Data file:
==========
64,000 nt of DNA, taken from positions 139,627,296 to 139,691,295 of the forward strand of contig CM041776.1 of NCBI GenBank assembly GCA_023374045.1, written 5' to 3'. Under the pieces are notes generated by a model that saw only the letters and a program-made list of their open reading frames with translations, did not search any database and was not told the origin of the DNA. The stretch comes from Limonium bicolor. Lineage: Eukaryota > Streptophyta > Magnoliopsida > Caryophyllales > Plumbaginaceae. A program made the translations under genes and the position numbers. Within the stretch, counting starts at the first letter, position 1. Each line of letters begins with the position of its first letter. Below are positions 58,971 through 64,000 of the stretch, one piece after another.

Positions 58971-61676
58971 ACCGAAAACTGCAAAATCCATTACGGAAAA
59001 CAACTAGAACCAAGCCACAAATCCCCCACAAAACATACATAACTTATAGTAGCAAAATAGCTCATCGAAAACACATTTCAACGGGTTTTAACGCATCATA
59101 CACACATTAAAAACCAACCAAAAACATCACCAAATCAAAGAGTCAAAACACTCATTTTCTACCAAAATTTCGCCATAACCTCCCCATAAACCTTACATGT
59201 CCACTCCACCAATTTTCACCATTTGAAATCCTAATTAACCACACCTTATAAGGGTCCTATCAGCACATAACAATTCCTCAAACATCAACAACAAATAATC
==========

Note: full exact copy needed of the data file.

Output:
64,000 nt of DNA, taken from positions 139,627,296 to 139,691,295 of the forward strand of contig CM041776.1 of NCBI GenBank assembly GCA_023374045.1, written 5' to 3'. Under the pieces are notes generated by a model that saw only the letters and a program-made list of their open reading frames with translations, did not search any database and was not told the origin of the DNA. The stretch comes from Limonium bicolor. Lineage: Eukaryota > Streptophyta > Magnoliopsida > Caryophyllales > Plumbaginaceae. A program made the translations under genes and the position numbers. Within the stretch, counting starts at the first letter, position 1. Each line of letters begins with the position of its first letter. Below are positions 58,971 through 64,000 of the stretch, one piece after another.

Positions 58971-61676
58971 ACCGAAAACTGCAAAATCCATTACGGAAAA
59001 CAACTAGAACCAAGCCACAAATCCCCCACAAAACATACATAACTTATAGTAGCAAAATAGCTCATCGAAAACACATTTCAACGGGTTTTAACGCATCATA
59101 CACACATTAAAAACCAACCAAAAACATCACCAAATCAAAGAGTCAAAACACTCATTTTCTACCAAAATTTCGCCATAACCTCCCCATAAACCTTACATGT
59201 CCACTCCACCAATTTTCACCATTTGAAATCCTAATTAACCACACCTTATAAGGGTCCTATCAGCACATAACAATTCCTCAAACATCAACAACAAATAATC